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[loo-goo-bree-uh s, -gyoo-] /lʊˈgu bri əs, -ˈgyu-/
mournful, dismal, or gloomy, especially in an affected, exaggerated, or unrelieved manner:
lugubrious songs of lost love.
Origin of lugubrious
1595-1605; < Latin lūgubri(s) mournful (akin to lūgēre to mourn) + -ous
Related forms
lugubriously, adverb
lugubriousness, lugubriosity
[luh-goo-bree-os-i-tee, -gyoo-] /ləˌgu briˈɒs ɪ ti, -ˌgyu-/ (Show IPA),
nonlugubrious, adjective
nonlugubriously, adverb
nonlugubriousness, noun
unlugubrious, adjective
unlugubriously, adverb
unlugubriousness, noun
sorrowful, melancholy.
cheerful. Unabridged
Based on the Random House Dictionary, © Random House, Inc. 2018.
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Examples from the Web for lugubrious
Contemporary Examples
Historical Examples
  • Miette, after a woman's fashion, was partial to lugubrious subjects.

  • But Aristide felt some doubts on the point; he had suspicions of some lugubrious farce.

  • He was too downcast even to sing one of his lugubrious hymns or to whistle.

    Shavings Joseph C. Lincoln
  • "It's darker in the grave," observed Captain Perez with lugubrious philosophy.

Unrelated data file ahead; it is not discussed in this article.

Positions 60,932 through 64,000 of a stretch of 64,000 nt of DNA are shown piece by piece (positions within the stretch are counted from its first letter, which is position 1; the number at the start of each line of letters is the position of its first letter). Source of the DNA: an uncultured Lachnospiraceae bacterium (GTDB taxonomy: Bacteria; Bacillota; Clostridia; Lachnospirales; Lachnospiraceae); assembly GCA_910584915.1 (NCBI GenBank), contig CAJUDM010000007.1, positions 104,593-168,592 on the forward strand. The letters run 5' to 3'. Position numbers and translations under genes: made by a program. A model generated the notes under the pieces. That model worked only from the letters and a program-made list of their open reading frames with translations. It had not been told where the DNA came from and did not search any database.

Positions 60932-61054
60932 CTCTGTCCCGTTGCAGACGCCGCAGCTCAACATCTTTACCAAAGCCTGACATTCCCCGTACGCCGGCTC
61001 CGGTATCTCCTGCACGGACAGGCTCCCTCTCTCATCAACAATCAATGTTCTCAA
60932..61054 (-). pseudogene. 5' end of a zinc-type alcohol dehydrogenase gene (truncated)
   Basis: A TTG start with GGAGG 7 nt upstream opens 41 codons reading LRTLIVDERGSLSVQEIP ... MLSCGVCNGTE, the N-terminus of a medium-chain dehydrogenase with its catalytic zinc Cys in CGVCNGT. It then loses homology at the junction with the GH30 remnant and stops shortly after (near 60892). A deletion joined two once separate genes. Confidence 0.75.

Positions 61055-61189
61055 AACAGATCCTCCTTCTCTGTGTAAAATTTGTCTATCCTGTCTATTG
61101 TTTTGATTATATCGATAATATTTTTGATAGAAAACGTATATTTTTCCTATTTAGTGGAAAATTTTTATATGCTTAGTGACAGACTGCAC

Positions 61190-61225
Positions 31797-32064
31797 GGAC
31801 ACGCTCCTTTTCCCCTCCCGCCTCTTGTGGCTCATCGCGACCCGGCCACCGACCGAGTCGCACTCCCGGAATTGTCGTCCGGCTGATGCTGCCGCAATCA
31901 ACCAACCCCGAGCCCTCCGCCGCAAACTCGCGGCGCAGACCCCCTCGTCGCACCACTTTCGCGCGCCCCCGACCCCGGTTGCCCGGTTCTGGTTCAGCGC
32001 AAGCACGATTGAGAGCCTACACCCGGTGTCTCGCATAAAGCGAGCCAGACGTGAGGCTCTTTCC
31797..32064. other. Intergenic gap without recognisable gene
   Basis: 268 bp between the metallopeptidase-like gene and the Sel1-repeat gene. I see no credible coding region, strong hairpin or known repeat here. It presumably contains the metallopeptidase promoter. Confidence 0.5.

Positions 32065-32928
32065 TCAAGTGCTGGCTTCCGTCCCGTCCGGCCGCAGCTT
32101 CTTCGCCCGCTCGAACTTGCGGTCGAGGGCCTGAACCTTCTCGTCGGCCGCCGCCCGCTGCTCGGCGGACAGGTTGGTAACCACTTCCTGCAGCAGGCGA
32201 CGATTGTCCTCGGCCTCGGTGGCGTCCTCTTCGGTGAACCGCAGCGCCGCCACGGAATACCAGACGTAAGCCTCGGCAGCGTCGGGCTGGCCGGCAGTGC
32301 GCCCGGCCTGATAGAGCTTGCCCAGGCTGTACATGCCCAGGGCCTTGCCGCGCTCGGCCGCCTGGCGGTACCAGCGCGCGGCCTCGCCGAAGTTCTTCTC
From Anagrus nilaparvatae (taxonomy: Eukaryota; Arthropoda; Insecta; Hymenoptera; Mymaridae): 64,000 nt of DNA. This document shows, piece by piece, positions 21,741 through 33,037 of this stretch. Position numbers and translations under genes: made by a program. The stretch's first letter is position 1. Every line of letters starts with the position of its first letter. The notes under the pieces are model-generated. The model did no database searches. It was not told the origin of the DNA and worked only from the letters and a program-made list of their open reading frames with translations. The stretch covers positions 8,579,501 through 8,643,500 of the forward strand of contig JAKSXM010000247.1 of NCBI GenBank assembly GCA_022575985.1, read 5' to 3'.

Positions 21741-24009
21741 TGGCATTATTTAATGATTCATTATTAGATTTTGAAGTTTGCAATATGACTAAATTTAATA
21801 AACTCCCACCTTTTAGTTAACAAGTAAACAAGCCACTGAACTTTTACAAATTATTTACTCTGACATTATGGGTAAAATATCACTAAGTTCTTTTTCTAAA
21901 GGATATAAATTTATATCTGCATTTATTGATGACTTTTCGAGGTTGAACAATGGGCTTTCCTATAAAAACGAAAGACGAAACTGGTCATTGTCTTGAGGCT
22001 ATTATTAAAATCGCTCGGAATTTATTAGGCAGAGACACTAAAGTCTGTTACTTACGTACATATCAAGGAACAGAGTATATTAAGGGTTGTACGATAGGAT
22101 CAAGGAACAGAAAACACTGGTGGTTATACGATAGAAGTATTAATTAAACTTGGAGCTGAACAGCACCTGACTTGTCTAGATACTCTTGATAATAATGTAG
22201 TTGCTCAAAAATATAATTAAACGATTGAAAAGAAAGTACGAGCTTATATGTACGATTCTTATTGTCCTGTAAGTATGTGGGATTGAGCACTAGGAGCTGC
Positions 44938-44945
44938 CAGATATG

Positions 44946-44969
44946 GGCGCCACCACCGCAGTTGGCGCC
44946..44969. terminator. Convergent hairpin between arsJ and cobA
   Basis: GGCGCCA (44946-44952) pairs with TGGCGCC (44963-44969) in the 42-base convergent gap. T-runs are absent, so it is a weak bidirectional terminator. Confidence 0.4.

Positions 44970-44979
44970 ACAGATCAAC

Cap'n Eri Joseph Crosby Lincoln
  • Crane stared at the deceptive bag in the most lugubrious astonishment.

    The Young Miner Horatio Alger, Jr.
  • How long and lugubrious this meal by the bedside of my sick friend appeared to me!

    Artists' Wives Alphonse Daudet
  • There was a lugubrious attempt at a smile as she turned her eyes toward him.

    The Wrong Woman

    Charles D. Stewart
  • "I see nothing for it but to give up," said one lugubrious member.

    Mary Louise and Josie O'Gorman

    Emma Speed Sampson
British Dictionary definitions for lugubrious


excessively mournful; doleful
Derived Forms
lugubriously, adverb
lugubriousness, noun
Word Origin
C17: from Latin lūgubris mournful, from lūgēre to grieve
Collins English Dictionary - Complete & Unabridged 2012 Digital Edition
© William Collins Sons & Co. Ltd. 1979, 1986 © HarperCollins
Publishers 1998, 2000, 2003, 2005, 2006, 2007, 2009, 2012
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Word Origin and History for lugubrious

c.1600, from Latin lugubris "mournful, pertaining to mourning," from lugere "to mourn," from PIE root *leug- "to break; to cause pain" (cf. Greek lygros "mournful, sad," Sanskrit rujati "breaks, torments," Lettish lauzit "to break the heart"). Related: Lugubriously; lugubriousness.

Online Etymology Dictionary, © 2010 Douglas Harper
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